Logic Form Identification*
Coordinator: Vasile Rus

Guidelines for Task 14 (former 16) at SENSEVAL-3

Participants: 27 research teams from industry and academia located in North America, Europe, Asia, Australia

PAPERS DUE: APRIL 26 (CHANGED FROM 20), 2004 - see SENSEVAL-3.


TEST DATA (including GOLD STANDARD) is available here .

IMPORTANT: Register to the logic form mailing list to find out the latest info about the Logic Form Identification competition, including the ftp account and password for data. For registration info check out the SENSEVAL site or my home page: http://www.cs.iusb.edu/~vasile  or follow this link.

GOAL:

The goal of this task is to evaluate the performance of different methods addressing the issue of Logic Form Identification (LFI). The Logic Form (LF) that we use is a flat, scope-free first order logic representation that embedds lexical and syntactic information. The advantages of LF over similar representations (Montague-style recursive semantics and Description Grammars) are manyfold:

Briefly, the participants will be given a set of English sentences and they are supposed to return the sentence in Logic Form as in the example below.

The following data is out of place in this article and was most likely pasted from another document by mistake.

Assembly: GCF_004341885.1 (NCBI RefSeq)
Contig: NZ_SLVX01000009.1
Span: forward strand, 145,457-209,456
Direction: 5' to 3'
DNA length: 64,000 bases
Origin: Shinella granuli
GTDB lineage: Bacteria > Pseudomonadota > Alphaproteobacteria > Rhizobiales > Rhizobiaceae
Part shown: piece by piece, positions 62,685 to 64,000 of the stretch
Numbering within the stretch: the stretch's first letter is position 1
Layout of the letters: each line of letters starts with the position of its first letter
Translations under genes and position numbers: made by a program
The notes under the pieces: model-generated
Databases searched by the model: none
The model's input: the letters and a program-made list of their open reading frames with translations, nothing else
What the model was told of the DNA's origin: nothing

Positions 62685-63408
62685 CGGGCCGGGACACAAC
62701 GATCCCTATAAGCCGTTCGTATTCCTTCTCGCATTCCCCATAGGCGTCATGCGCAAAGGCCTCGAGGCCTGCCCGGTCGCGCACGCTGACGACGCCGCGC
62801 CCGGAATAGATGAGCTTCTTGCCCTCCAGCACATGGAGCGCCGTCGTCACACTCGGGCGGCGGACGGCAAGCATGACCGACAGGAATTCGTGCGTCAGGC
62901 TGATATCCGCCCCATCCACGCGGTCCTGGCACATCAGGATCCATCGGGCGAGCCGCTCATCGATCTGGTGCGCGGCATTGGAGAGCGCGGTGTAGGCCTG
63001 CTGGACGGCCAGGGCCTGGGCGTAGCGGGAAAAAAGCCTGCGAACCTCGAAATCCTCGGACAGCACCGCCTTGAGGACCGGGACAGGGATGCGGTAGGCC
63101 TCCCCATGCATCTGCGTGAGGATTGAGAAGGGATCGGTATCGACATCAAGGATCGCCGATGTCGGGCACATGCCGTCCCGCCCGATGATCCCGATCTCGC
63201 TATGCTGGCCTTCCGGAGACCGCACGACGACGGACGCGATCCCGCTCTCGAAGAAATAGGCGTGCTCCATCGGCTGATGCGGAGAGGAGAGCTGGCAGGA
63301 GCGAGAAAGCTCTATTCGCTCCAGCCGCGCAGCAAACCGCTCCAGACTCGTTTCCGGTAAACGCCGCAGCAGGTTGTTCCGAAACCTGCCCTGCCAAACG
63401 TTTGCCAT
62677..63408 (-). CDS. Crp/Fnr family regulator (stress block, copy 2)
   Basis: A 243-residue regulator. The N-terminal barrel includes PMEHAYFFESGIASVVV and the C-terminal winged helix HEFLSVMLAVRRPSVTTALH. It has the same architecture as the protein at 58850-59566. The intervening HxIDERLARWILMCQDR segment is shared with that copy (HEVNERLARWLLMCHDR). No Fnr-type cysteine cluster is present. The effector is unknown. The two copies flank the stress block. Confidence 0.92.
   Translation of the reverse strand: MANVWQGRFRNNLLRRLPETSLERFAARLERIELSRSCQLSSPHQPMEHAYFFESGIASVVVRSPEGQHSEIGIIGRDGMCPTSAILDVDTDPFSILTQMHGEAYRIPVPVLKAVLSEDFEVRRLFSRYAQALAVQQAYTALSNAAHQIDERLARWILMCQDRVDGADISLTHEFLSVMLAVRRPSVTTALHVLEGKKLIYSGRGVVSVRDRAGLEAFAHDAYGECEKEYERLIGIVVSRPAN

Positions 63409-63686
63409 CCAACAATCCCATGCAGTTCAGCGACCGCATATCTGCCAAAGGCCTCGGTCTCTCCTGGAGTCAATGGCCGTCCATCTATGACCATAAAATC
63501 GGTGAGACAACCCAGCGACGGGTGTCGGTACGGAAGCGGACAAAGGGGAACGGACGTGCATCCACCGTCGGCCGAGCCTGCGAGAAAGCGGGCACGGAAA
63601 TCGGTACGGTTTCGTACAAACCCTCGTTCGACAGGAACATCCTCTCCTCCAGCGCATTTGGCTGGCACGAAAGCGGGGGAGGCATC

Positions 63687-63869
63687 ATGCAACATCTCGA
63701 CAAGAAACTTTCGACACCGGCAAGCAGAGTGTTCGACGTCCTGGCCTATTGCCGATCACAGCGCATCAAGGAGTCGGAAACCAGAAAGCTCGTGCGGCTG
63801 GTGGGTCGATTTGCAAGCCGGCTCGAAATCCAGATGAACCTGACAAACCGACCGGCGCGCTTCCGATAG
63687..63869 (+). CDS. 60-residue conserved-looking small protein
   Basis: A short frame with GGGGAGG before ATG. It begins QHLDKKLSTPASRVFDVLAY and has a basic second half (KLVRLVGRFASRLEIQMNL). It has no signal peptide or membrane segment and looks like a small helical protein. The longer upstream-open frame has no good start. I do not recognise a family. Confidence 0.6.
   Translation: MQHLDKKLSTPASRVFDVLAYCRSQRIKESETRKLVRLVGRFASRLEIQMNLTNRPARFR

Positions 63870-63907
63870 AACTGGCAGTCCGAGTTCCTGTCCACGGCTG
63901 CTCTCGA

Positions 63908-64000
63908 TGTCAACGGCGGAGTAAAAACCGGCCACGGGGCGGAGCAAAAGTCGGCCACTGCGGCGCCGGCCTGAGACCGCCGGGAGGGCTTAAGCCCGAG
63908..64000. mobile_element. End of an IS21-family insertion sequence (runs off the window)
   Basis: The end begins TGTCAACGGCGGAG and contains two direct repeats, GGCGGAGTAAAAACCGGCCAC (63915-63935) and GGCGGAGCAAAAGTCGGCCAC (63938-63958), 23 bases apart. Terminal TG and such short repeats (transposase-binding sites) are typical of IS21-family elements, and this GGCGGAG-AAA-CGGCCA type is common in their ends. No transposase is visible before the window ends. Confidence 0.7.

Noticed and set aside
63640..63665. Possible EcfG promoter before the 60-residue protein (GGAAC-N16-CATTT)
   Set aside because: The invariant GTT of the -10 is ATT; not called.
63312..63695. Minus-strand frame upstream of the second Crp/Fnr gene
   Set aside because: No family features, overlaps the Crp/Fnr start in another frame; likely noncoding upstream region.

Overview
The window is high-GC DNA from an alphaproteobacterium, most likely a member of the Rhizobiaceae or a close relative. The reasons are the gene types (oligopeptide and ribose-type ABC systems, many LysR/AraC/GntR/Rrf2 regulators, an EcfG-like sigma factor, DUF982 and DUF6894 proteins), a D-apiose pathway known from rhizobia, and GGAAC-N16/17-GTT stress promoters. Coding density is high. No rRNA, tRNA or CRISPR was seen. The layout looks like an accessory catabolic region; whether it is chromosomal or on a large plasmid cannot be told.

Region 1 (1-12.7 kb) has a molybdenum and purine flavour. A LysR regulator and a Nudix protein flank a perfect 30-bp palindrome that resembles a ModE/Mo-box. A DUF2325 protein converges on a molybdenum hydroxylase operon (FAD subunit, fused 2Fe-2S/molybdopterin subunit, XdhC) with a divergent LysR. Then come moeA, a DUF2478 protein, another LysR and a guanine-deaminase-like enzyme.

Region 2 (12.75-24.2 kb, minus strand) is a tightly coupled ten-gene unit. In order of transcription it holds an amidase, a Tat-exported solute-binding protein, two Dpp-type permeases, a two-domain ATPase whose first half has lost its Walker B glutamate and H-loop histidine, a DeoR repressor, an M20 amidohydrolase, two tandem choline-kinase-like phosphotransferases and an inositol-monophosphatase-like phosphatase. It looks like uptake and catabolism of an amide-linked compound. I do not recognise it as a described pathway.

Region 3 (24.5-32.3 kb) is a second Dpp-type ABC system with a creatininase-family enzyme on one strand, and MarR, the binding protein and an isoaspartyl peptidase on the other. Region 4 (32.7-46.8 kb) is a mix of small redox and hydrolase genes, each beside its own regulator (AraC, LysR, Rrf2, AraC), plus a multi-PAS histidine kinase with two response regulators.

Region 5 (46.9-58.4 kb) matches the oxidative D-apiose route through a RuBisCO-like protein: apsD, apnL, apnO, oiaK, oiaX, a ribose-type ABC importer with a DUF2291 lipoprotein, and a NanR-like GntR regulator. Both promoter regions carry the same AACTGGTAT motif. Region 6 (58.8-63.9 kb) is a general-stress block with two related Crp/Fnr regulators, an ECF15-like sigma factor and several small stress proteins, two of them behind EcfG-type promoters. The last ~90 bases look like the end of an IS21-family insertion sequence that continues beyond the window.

Input:       The Earth provides the food we eat every day.
Output:    Earth:n_(x1) provide:v_(e1, x1, x2) food:n_(x2) we(x3) eat:v_(e2, x3, x2; x4) day:n_(x4)

The output will be compared against a gold standard developed by human annotators.

GENERAL GUIDELINES:

The Logic Form of a sentence is the conjunction of individual predicates, where the relationships among them are expressed via shared arguments. Predicates are generated for all content words such as nouns, verb, adjectives and adverbs. Pronouns are treated as independent nouns.  Prepositions and conjunctions are also mapped into predicates that capture the relation between prepositional object and the constituent to which is attached.